New regulation simplifies the recognition of public documents

Regulation (EU) 2016/191, published on July 26, 2016, aims to promote the free movement of citizens by simplifying the requirements for submitting certain public documents issued in one EU country for another. 
The Regulation covers public documents such as birth, marriage, and death certificates, residence and nationality certificates and certificates of absence if no criminal record has been issued in EU countries. The Regulation was implemented on August 15, 2016. EU countries have two years and a half from that date to adopt all necessary measures. This will allow for the smooth application of the Regulation at the end of this period.
Please note the following:
1. According to the proposal, the public documents covered by the Regulation will no longer require an apostille stamp to prove their authenticity. 
2. The EU country where the document is submitted cannot require a translation if the document is in one of the official languages of the EU country – or in another non-official language that the EU country can accept. The Regulation introduces multilingual standard forms, issued in all EU languages, which can be used as translation aids and will exempt the document from translation.
3. Enhanced protections based on an existing IT system will be in place to prevent fraud.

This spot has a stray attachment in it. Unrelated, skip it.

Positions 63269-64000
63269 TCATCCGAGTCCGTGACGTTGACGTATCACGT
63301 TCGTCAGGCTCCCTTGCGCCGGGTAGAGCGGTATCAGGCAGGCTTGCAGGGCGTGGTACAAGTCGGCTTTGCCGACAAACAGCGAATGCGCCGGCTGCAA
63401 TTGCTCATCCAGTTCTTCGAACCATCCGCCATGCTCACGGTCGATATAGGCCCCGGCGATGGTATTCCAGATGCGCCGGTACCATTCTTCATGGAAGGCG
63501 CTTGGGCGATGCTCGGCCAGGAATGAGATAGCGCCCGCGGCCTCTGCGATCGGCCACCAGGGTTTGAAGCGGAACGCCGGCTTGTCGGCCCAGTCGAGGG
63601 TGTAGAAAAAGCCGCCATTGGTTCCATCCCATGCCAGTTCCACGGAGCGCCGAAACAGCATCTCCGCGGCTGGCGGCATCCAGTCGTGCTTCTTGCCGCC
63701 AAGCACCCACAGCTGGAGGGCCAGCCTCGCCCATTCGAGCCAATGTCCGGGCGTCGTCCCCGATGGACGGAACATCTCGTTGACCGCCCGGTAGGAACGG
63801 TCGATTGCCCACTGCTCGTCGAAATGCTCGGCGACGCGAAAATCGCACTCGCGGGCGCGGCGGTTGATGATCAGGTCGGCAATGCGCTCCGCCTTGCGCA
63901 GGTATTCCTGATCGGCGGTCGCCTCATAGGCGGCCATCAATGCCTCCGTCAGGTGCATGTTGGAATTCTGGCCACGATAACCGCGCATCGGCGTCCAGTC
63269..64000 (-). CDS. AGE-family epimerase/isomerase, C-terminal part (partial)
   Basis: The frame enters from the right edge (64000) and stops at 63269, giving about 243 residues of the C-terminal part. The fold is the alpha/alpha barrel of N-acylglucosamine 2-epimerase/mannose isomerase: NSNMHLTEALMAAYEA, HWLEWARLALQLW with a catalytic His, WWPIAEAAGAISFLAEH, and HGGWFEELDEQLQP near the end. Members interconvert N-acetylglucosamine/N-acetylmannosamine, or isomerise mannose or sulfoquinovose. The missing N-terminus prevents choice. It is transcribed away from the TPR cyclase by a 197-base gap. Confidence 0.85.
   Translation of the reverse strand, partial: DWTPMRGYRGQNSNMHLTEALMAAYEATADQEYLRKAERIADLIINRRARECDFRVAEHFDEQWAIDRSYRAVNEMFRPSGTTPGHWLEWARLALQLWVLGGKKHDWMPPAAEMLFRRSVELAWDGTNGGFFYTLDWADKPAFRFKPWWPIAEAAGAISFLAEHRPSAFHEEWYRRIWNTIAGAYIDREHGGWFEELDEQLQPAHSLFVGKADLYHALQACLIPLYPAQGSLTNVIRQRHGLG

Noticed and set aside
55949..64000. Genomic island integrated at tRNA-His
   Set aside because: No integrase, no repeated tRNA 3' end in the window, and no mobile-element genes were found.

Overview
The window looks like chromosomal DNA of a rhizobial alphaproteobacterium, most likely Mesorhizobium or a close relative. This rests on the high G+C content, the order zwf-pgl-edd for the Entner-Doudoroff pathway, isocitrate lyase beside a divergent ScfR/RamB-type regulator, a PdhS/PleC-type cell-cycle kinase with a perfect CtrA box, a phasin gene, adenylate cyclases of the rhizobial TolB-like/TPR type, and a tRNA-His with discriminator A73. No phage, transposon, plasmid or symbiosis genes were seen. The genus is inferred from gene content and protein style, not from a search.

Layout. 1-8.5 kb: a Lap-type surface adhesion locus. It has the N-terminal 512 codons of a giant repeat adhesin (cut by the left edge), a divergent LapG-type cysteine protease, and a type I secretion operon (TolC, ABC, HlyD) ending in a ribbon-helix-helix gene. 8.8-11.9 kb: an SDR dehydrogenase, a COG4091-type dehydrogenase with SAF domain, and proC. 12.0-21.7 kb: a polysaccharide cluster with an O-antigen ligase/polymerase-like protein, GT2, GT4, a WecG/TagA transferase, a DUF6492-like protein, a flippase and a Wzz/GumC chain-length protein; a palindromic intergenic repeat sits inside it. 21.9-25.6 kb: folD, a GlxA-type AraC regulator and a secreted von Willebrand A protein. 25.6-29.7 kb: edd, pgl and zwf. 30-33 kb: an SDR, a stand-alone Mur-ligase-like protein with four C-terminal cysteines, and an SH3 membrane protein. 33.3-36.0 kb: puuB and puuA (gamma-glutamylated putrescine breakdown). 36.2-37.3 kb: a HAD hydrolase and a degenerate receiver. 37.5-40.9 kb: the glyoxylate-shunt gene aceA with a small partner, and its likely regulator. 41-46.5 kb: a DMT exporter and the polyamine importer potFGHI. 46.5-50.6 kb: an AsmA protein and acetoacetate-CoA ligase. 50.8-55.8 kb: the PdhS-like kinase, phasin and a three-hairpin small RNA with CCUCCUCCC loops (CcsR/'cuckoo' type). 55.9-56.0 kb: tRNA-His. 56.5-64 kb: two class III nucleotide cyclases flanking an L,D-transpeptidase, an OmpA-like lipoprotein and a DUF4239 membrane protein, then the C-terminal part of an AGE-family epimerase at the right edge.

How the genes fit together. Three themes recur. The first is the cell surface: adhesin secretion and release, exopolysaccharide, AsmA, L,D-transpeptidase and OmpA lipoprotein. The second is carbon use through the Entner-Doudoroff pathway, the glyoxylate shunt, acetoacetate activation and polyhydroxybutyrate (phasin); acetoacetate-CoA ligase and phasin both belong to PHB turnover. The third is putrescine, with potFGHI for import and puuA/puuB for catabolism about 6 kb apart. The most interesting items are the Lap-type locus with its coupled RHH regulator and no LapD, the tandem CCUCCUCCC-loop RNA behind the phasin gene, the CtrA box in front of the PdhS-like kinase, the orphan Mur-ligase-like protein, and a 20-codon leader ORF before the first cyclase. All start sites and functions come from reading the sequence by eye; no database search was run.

4. Apostille will no longer be required for documents concerning: birth, a person being alive, death, a name change, marriage, divorce, legal separation or marriage annulment, registered partnership, dissolution/legal separation/annulment of a registered partnership, parenthood, adoption, domicile and/or residence, nationality, absence of a criminal record and the right to vote and stand as a candidate in municipal elections/elections to the European Parliament. 
5. Multilingual forms will be issued for documents concerning birth, a person being alive, death, marriage, registered partnership, domicile and/or residence and the absence of a criminal record. 
This summary was prepared using information obtained from EUR-Lex.
Disclaimer: The above information is provided for general information purposes only and should not be construed as legal advice. If you have any further inquiries regarding the applicability of this information, please contact the Regional Immigration Manager, EMEA, Vladimir Dziak: